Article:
Tim Raines- overshadowed by Rickey Henderson but still second best leadoff hitter ever

    Sammy Sosa- although ‘roids and corked bats might be the main reason for his success, it’s hard to argue with just how amazing his peak was

    McGwire – Roid user, yes but if you look over his stats he’s much better than you may have remembered and definitely a hall of famer, will probably never get in though

    My “almost” guys:

    Schilling – strikeout to walk ratio and postseason resume is impressive, but I’m not sure he was quite dominant enough over a long enough stretch, was also inconsistent – he’s pretty damn close and I’d be willing to reconsider his case

    Palmeiro – Palmeiro had some exceptional numbers that are less impressive in context, I’d probably have more sympathy for him if it weren’t for his finger wagging escapades in front of Congress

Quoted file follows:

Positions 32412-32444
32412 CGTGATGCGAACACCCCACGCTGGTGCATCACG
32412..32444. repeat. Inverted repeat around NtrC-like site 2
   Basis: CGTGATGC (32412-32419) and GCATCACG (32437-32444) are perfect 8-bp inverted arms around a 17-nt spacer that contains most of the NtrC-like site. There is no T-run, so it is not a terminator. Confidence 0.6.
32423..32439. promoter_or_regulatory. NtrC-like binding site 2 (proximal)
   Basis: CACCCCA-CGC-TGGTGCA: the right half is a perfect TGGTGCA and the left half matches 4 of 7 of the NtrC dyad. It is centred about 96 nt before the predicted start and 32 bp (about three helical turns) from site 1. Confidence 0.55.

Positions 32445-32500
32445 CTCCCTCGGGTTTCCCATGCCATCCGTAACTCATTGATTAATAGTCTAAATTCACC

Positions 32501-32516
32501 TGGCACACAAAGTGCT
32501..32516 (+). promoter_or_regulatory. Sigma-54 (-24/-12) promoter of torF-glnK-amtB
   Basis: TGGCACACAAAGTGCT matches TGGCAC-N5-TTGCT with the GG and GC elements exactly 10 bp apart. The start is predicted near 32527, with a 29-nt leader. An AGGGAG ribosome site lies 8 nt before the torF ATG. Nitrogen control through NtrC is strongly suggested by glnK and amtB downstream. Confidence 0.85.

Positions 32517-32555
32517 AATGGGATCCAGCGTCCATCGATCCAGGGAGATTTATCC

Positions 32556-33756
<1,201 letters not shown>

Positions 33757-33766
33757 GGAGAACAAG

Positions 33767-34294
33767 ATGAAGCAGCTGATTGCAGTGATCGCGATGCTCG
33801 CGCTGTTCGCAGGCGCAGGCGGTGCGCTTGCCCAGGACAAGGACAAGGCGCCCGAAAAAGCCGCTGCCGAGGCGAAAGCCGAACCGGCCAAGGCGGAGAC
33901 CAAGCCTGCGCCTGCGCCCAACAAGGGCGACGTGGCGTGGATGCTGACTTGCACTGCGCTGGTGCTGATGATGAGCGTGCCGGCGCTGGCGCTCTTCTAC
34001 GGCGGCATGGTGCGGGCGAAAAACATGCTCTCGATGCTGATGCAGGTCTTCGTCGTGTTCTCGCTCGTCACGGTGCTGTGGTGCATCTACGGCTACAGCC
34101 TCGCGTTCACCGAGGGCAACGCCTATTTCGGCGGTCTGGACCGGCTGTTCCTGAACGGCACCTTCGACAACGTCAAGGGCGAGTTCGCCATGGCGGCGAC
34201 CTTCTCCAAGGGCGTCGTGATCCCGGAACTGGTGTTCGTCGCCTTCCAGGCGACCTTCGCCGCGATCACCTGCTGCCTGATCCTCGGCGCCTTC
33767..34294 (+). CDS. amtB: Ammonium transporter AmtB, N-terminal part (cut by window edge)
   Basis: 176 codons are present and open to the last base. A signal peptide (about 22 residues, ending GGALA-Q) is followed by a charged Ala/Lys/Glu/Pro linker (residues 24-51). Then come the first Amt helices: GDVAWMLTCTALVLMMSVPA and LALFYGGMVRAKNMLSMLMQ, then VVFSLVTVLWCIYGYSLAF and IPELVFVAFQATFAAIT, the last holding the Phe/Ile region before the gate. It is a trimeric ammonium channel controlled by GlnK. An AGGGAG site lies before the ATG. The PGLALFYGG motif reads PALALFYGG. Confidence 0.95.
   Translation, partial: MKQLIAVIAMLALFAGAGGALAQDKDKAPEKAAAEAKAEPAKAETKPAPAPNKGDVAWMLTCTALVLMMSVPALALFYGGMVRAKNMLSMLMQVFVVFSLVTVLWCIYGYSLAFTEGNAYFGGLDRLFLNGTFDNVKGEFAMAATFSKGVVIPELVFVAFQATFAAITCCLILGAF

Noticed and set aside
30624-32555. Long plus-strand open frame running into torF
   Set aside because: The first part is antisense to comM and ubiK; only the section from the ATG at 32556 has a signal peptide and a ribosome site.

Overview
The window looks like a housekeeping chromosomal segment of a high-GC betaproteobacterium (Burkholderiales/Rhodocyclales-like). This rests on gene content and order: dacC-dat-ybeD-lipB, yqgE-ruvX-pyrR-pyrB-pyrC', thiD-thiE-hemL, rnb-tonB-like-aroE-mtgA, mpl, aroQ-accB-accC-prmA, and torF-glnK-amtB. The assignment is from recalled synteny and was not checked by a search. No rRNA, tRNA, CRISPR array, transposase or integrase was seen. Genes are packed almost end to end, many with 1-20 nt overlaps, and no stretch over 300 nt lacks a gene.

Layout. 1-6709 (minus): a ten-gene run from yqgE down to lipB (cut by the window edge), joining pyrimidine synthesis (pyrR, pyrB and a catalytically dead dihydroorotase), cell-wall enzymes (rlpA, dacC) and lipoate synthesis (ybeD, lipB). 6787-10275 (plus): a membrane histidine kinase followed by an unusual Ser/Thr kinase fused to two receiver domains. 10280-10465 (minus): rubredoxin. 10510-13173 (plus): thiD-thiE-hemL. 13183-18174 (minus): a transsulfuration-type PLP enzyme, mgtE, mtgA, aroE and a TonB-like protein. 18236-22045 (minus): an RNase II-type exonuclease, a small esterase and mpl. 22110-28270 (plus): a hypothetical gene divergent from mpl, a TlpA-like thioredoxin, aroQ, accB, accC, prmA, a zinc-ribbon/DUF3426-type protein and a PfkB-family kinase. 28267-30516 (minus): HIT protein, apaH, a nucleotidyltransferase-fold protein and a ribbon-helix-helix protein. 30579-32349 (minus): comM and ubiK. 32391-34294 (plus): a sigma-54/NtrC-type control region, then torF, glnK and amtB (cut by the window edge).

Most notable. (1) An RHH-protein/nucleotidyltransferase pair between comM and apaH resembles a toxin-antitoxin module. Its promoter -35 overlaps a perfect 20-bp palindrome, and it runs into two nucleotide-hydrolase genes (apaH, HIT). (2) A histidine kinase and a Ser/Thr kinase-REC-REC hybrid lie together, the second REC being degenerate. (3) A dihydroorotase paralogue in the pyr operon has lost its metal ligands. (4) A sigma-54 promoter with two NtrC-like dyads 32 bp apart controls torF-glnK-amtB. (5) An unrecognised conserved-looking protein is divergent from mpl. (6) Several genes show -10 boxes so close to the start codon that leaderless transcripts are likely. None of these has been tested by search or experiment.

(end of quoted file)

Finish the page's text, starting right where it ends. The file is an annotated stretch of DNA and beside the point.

McGriff – I love the crime dog and his appearance in Tom Emanski videos, but I can’t quite say he was a hall of famer, overall good stats but nothing that is truly amazing or exceptional (especially in era he played in)

    Trammell – I’ve heard a lot of good arguments for him but I have a hard time saying “definite yes” – he’s comparable to Barry Larkin so by that standard he measures up

  23. charlutes - Jan 8, 2013 at 4:16 PM

    Craig ur the best, perfect ballot. You should run the hall of fame. what a joke.

  24. weaselpuppy - Jan 8, 2013 at 4:19 PM

    Trammel WAR 67.1 Larkin WAR 67.1. What is the problem here? Don’t even get me started on Lou Whtaker’s WAR being higher than Rynos. 1 is a first ballot HOF, one is a dropped from ballot first year, Ridiculous.

  25. Lukehart80 - Jan 8, 2013 at 5:09 PM

    Craig, you that Sosa’s peak was “really something to behold,” but that Lofton “didn’t have the kind of peak I like to see in a Hall of Famer.”

    By the peak component of JAWS, Sosa scores 42.2 WAR, Lofton 42.0.

    Of course that’s the only way measure of peak, but this seems like another case of Lofton being sorely underrated.